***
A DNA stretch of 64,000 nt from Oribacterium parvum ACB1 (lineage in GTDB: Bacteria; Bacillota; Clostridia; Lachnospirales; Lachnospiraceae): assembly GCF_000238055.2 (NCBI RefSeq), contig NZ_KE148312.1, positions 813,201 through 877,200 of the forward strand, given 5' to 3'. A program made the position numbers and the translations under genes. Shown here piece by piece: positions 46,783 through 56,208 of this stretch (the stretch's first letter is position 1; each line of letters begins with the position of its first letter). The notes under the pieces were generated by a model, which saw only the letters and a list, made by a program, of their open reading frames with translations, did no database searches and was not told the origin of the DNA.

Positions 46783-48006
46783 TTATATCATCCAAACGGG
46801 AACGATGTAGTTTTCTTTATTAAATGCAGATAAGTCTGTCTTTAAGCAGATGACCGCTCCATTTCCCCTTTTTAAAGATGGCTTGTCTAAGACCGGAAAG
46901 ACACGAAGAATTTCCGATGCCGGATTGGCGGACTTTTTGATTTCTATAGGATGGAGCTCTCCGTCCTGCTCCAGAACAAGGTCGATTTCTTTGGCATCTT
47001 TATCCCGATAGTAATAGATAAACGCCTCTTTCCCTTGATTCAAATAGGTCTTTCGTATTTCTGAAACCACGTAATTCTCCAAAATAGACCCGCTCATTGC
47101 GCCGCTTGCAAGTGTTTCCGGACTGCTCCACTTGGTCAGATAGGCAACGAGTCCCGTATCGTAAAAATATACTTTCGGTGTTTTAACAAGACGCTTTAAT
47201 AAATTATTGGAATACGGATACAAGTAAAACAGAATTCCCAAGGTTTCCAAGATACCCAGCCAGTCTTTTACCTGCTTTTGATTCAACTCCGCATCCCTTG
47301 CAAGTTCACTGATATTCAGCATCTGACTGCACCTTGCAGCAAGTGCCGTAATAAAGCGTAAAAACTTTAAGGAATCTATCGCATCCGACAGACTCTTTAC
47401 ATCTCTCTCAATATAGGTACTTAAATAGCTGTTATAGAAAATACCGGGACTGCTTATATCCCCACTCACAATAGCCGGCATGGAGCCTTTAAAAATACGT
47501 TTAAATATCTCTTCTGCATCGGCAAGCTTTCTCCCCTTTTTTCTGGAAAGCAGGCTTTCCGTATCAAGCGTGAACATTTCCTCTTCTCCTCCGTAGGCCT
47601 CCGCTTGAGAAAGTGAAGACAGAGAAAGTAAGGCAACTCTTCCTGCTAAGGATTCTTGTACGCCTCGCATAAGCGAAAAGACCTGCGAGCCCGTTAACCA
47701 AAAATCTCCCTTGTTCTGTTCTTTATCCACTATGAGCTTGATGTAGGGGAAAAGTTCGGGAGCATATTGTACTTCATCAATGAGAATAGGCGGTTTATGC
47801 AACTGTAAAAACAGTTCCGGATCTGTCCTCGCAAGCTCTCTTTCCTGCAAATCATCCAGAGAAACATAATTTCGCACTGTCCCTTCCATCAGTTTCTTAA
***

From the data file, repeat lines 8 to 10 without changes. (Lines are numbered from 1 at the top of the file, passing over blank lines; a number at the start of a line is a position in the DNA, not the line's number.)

47201 AAATTATTGGAATACGGATACAAGTAAAACAGAATTCCCAAGGTTTCCAAGATACCCAGCCAGTCTTTTACCTGCTTTTGATTCAACTCCGCATCCCTTG
47301 CAAGTTCACTGATATTCAGCATCTGACTGCACCTTGCAGCAAGTGCCGTAATAAAGCGTAAAAACTTTAAGGAATCTATCGCATCCGACAGACTCTTTAC
47401 ATCTCTCTCAATATAGGTACTTAAATAGCTGTTATAGAAAATACCGGGACTGCTTATATCCCCACTCACAATAGCCGGCATGGAGCCTTTAAAAATACGT